An Orchard Road shopping mall has not only banned construction workers from using its public toilets, but also threatened them with fines and expulsion if they disobey.
Wisma Atria has put up signs outside the men's toilets on five floors telling construction workers to use only the toilet in the carpark on the fifth level, behind the cargo lift.
The signs, printed on paper in English and Chinese, warn that those who flout the rule will be fined and "immediately banned" from working in the mall.
Full-time volunteer Hoh Jian Yang, 26, spotted the signs while shopping at the mall last Sunday. He told The Straits Times he felt the signs were discriminatory.
He said: "Denying certain classes of people access to public amenities encourages the view that they are, in some way, lesser human beings.
"That these amenities were almost certainly constructed by workers themselves adds a new layer of perverse irony."
A spokesman for YTL Starhill Global Reit, which manages Wisma, defended the signs, saying: "The restriction was to ensure that shoppers enjoy a conducive shopping environment within the mall."
He said the restriction arose because shoppers complained about the workers showering in the toilets or washing their tools in the sinks.
He added that the restrictions have been in place since Wisma's last major renovation in 2011. He declined to disclose the size of the fine levied or how many people have been penalised to date.
Construction workers The Straits Times spoke to at the mall said they had not noticed when the signs went up, mostly because they were aware of the restriction, so did not use the toilets anyway.
A 33-year-old Bangladeshi doing renovation work on the mall's fourth floor said: "Every morning at the safety briefing, they remind us not to use the downstairs toilets. Our shoes are dirty and the public doesn't like it."
An Indian national in his 30s said: "There is a CCTV outside the toilets and if they see us go in, the penalty is to my company. So we cannot do it."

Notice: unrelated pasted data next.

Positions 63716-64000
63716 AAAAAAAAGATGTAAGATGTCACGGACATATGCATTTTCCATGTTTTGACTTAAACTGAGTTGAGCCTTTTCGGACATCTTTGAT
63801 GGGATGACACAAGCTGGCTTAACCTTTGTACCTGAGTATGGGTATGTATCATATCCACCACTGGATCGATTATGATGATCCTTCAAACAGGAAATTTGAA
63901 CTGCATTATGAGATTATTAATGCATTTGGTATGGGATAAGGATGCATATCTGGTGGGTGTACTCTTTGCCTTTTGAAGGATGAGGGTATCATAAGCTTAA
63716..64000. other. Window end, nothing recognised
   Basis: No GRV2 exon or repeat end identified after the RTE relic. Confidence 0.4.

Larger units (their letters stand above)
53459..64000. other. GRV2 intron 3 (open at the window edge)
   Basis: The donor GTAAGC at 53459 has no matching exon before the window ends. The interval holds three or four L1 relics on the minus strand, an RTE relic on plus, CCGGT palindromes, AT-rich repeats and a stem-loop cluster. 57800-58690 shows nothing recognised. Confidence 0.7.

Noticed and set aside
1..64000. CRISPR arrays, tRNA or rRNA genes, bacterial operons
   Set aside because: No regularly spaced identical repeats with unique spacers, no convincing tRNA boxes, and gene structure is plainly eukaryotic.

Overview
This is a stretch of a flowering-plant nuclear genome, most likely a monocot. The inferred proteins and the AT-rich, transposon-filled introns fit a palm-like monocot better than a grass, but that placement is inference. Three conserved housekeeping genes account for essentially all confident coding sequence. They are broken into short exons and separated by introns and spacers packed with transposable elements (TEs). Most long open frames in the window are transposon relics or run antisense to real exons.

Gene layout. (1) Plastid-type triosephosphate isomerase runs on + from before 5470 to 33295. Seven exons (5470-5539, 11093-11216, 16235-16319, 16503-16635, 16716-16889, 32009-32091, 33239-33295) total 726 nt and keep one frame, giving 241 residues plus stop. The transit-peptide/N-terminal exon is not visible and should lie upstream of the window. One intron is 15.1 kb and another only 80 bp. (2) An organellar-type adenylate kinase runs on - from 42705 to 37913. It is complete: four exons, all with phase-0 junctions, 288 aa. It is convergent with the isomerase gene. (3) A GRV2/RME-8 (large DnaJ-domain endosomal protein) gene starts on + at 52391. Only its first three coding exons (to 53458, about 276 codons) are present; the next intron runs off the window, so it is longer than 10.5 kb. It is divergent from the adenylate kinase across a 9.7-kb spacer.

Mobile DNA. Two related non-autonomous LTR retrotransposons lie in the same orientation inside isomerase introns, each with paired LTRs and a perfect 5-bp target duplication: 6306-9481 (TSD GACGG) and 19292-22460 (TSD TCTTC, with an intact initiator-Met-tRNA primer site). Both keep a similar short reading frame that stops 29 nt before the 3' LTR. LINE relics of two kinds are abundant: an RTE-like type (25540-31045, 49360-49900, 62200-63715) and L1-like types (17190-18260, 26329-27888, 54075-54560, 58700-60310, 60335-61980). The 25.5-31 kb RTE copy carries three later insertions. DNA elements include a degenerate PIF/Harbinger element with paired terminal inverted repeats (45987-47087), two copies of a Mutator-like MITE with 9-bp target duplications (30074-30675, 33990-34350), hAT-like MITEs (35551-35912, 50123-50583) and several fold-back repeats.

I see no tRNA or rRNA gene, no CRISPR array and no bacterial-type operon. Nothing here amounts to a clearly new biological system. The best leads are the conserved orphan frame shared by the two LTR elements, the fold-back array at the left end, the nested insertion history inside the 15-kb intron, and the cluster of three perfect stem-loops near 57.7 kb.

Both men declined to be named as they feared reprisals against their employers.
While some workers said the carpark toilet was "okay for workers", others found it far from ideal. A 31-year-old Malaysian carpenter, who gave his name as Nicholas, said in Mandarin: "It is really very hot. There is only one tiny fan. Especially in the last week, when it was so humid, it was not very nice."
Singapore Contractors Association president Kenneth Loo said it was the mall owner's prerogative not to have workers using the same toilets as customers, but there might be a cost factor involved in sending them to a toilet not close by. "If the worker has to walk very far, then you lose productivity."
Advocates for migrant workers - who typically comprise a large proportion of construction workers - said a blanket ban might be going too far.
Transient Workers Count Too executive committee member Debbie Fordyce said workers should be advised against behaviour such as changing clothes openly or showering with the hose, but she did not think shopper complaints should have dictated an absolute ban.
"If the complaints are that they are making the floor dirty, they're not doing it because they're sloppier people. It's just the nature of their work. They were asked to work in that area and they have the same physical needs that other people do."
Said Mr Hoh: "They could just have easily have put up signs cautioning workers against showering or washing tools and told them to do it at the fifth floor toilet.
"Instead they decided that a policy of segregation was better. I feel it's a disproportionate response."